The use of automation in hacking has increased significantly and the response needs to be considered accordingly.
While the use of automation is not necessarily new, companies have inadvertently increased their attack surface over time and, to this extent, the complexity and advancements of the attacks require a different defensive approach.
Visit www.port443.co.za for more information
To support the growth aspirations of the business, the ICT landscape needs to evolve continuously. These include strategies relating to digital transformation, the increasing prevalence of connectivity to third parties, cloud-native applications, and the support of remote working. The corresponding ICT “sprawl” and complexity contribute to the challenges associated with mitigating attacks across the ever-evolving estate.
As the prevalence of API-supported technologies increases, two things should be considered.
- By virtue of the fact that more and more applications have APIs, there is a corresponding increase in the attack surface exposed for exploitation.
- With the increase of available APIs across mainstream security controls, there exists the ability to use these APIs in conjunction with automation platforms to improve the efficacy of the cybersecurity posture, and the defensive response.
The prevalence of the API economy can be taken advantage of when it comes to risk mitigation, management, oversight and control.
The National Institute of Standards and Technology (NIST) recommends the phases for the framework of incident response as follows.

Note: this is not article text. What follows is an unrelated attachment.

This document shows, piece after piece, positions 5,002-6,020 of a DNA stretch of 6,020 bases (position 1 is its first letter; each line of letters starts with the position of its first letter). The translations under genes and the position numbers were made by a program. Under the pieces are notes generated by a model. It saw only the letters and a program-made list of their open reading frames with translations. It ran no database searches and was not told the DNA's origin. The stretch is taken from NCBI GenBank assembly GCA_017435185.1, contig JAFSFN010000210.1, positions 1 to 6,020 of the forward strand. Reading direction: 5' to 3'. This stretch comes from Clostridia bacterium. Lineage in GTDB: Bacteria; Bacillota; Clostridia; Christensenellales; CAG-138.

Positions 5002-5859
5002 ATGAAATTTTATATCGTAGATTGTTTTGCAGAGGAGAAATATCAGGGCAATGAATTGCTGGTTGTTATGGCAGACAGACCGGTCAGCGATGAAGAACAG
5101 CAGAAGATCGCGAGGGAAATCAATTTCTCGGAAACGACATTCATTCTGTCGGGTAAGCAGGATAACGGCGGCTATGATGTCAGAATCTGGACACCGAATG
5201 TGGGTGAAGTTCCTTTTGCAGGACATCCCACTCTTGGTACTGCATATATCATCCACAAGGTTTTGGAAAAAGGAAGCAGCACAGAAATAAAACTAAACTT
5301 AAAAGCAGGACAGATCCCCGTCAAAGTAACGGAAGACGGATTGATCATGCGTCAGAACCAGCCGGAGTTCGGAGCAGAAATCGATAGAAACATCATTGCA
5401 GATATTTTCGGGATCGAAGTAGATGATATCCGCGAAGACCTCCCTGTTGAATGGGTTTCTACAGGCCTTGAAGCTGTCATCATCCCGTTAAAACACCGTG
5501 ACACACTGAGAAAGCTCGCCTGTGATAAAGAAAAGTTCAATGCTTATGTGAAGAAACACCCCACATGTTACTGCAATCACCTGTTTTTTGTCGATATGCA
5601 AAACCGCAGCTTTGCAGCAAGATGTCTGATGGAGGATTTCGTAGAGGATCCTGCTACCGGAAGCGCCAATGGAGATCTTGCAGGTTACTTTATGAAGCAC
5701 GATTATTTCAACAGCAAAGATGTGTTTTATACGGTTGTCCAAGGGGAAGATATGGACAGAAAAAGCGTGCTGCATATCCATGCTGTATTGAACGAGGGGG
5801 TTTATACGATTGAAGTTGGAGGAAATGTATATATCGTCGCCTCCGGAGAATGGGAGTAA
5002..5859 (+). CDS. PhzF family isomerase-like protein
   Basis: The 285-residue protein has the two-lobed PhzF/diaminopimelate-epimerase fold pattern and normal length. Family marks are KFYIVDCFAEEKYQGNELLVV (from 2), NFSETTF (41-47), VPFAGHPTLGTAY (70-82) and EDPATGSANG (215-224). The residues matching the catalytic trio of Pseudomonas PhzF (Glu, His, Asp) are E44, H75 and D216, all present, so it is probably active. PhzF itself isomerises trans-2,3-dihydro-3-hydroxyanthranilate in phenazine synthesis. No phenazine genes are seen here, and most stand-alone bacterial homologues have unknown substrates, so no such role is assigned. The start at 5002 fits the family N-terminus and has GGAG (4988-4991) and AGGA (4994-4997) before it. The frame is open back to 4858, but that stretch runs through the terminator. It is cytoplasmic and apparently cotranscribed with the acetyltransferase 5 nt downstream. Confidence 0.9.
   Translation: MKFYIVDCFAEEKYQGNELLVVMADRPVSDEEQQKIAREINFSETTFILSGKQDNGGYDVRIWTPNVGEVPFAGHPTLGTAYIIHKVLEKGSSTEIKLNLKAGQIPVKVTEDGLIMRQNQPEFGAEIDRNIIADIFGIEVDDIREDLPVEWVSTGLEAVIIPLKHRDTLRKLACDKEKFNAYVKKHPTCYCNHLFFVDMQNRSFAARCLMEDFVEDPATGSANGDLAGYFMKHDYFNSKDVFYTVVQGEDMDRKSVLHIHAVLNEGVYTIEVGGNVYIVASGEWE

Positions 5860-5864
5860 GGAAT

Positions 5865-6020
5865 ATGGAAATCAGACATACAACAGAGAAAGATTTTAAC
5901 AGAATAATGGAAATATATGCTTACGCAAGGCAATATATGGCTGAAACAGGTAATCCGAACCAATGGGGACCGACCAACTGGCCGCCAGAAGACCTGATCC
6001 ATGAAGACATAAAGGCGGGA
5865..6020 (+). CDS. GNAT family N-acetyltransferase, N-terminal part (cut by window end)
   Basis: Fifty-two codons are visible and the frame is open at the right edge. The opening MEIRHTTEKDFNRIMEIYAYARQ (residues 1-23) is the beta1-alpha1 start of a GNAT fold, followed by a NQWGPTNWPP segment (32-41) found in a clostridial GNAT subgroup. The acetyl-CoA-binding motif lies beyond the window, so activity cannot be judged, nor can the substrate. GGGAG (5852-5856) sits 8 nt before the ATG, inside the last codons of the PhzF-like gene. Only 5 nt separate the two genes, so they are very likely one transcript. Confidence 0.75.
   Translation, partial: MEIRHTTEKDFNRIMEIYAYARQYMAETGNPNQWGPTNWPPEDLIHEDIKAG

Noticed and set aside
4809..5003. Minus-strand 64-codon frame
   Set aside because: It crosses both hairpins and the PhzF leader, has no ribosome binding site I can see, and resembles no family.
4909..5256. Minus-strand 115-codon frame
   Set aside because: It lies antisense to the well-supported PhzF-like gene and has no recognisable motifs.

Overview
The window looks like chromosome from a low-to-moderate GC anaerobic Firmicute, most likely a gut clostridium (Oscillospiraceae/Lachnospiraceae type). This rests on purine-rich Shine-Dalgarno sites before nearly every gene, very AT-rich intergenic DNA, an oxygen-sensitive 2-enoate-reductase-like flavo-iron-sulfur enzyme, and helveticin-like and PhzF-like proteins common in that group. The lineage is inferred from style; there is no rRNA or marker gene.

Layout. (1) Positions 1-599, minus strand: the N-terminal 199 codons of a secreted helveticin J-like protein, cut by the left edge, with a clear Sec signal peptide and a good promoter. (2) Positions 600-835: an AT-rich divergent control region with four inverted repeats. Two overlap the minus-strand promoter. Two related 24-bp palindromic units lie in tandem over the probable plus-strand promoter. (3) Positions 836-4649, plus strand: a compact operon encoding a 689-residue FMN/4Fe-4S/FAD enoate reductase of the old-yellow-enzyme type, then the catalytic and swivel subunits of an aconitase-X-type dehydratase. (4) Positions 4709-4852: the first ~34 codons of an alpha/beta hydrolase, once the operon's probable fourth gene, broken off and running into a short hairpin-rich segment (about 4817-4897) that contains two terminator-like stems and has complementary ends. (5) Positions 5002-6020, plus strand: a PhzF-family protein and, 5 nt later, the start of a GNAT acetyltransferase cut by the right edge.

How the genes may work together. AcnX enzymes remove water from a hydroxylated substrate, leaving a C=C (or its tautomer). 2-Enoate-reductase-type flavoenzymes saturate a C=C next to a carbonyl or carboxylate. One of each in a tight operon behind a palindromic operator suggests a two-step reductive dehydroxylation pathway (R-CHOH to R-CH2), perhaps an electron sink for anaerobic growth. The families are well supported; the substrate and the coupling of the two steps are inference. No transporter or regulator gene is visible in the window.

- Detection and analysis
- Containment, eradication and recovery
- Post-incident activity
Using a security orchestration, automation and remediation (Soar) platform, the speed and accuracy with which these phases can be executed increase materially. A Soar platform integrates with cybersecurity controls via APIs. In so doing, the efficacy of the response to incidents can be significantly enhanced.
The preparation phase can be supplemented with automation relating to the continuous hardening of the configuration of controls according to best practice, thereby lowering the probability of an incident occurring in the first place.
The detection and analysis phase can be supplemented with automation via embedded threat intelligence feeds, contextualising the threats and reducing false positives. This, in turn, allows for a focus on true positives and false negatives, reducing analyst load and alert fatigue.
In terms of the containment and eradication phase, a Soar platform with appropriately configured playbooks will enable immediate containment, allowing for additional time to eradicate and recover.
This needn’t be a costly exercise.
While Soar platforms in and of themselves can be costly, and the skills required to develop thereon are scarce, Port443 offers these capabilities “as a service”, easily consumed across your ICT estate as a fully managed capability.
- This promoted content was paid for by the party concerned